People will be less resistant to a new message if it is introduced by opinion leaders in the local community or general society. Only sound market research prior to message development can anticipate and accommodate the conflicts the target audience might have with the messages.
Because multi-channel media campaigns are by definition complex, partnerships are highly recommended to facilitate their development, implementation, and evaluation. Nutritionists need to form partnerships with social scientists and communication or media specialists. In addition, multi-sectoral partnerships are also routinely required. They may involve private industry, non-governmental agencies, government agencies, religious leaders, and grassroots participation at the local level.
Policy-makers should, in particular, be thought of as a target audience and be included in communication design. Desired changes are most likely to occur within a supportive environment for change. Only broadly based partnerships can create that context. Authoritarian-type governments may provide a better context for a co-ordinated, multi-sectoral communication programme than more democratic-type governments where communication industries are independent, commercially oriented, and owned by many different people.
In recent years, innovative mass communication approaches have been effectively integrated into mass media campaigns to create widespread attention, interest, motivation, and recall for particular nutrition, health and population messages. One approach has been called "enter-educate.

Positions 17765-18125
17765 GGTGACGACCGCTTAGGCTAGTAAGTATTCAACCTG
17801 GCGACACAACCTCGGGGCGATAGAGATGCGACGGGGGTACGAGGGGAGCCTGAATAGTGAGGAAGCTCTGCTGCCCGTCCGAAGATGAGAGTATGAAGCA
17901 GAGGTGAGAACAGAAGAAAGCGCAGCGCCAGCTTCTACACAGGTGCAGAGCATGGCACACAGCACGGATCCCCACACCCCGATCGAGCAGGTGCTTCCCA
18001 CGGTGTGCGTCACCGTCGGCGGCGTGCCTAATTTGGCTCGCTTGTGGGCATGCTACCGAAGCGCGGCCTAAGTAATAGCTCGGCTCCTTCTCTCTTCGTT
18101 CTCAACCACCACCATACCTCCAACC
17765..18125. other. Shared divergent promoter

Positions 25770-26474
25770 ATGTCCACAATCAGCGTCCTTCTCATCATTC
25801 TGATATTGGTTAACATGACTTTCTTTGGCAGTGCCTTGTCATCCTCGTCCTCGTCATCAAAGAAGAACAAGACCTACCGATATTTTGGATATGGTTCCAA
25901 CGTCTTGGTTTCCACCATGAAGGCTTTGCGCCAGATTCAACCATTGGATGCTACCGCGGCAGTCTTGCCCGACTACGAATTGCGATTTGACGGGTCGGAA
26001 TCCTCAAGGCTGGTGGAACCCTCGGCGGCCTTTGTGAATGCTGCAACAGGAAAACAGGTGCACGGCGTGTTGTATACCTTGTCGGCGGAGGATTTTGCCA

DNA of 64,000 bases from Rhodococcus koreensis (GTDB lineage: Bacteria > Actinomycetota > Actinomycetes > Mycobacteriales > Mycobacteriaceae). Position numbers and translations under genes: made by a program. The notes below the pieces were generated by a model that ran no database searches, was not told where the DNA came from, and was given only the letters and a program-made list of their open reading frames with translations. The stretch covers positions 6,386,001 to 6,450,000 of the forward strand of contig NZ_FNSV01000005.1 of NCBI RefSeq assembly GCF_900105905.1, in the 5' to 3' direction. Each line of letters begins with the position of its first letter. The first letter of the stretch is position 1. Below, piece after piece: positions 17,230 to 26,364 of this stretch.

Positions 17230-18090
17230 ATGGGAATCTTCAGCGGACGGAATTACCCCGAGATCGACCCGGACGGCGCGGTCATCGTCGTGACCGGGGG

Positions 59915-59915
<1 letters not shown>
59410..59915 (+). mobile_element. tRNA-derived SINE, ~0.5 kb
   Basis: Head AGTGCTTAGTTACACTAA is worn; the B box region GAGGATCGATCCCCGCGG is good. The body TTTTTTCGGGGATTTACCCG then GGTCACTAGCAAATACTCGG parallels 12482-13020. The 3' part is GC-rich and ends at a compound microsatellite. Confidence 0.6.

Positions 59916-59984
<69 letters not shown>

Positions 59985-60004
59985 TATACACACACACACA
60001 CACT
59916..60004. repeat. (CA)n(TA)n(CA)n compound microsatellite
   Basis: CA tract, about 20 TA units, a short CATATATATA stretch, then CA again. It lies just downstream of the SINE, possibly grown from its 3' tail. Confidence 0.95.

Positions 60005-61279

The enter-educate productions are aired over radio and television, featured in magazines and newspapers, and even through live shows in shopping malls. A similar approach, "info-tainment", combines the objectives of informing while entertaining the public via comedy and drama programmes over radio, television, and comics.
Info-tainment has also been used by community development workers to reinforce their interpersonal approaches. Using mobile audio-visual vans, they present certain video documentaries on agricultural technology, alternating with a full length movie of the audience's choice. The advertising industry has also introduced "values advertising" and "development plugs" to inject messages with developmental value in their advertisements.
Enter-educate, info-tainment and developmental plugs are unlikely to work effectively unless they are created by a team of nutrition educators and mass media specialists. Inter-sectoral partnerships can accomplish two objectives. They may increase the broadcast of more positive nutrition messages, and thereby change the communication mix. They may also decrease the broadcast of negative messages as partners recognise the number and kind of negative messages already broadcast in the mass media.